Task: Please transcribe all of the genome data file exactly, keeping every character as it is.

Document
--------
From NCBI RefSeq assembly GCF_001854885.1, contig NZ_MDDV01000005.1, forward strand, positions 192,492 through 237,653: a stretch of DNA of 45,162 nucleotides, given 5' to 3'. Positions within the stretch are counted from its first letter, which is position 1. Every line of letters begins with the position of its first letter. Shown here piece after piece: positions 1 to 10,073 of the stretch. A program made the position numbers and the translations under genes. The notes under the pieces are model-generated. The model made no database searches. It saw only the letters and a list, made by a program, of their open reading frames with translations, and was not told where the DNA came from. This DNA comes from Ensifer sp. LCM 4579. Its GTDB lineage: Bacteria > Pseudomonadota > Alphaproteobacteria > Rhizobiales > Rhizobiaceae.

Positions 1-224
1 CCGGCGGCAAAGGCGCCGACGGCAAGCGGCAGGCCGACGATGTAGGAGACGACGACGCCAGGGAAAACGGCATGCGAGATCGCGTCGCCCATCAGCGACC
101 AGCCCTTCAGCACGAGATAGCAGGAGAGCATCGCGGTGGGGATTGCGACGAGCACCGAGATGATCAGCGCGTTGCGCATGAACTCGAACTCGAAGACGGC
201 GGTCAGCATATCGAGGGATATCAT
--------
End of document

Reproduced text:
From NCBI RefSeq assembly GCF_001854885.1, contig NZ_MDDV01000005.1, forward strand, positions 192,492 through 237,653: a stretch of DNA of 45,162 nucleotides, given 5' to 3'. Positions within the stretch are counted from its first letter, which is position 1. Every line of letters begins with the position of its first letter. Shown here piece after piece: positions 1 to 10,073 of the stretch. A program made the position numbers and the translations under genes. The notes under the pieces are model-generated. The model made no database searches. It saw only the letters and a list, made by a program, of their open reading frames with translations, and was not told where the DNA came from. This DNA comes from Ensifer sp. LCM 4579. Its GTDB lineage: Bacteria > Pseudomonadota > Alphaproteobacteria > Rhizobiales > Rhizobiaceae.

Positions 1-224
1 CCGGCGGCAAAGGCGCCGACGGCAAGCGGCAGGCCGACGATGTAGGAGACGACGACGCCAGGGAAAACGGCATGCGAGATCGCGTCGCCCATCAGCGACC
101 AGCCCTTCAGCACGAGATAGCAGGAGAGCATCGCGGTGGGGATTGCGACGAGCACCGAGATGATCAGCGCGTTGCGCATGAACTCGAACTCGAAGACGGC
201 GGTCAGCATATCGAGGGATATCAT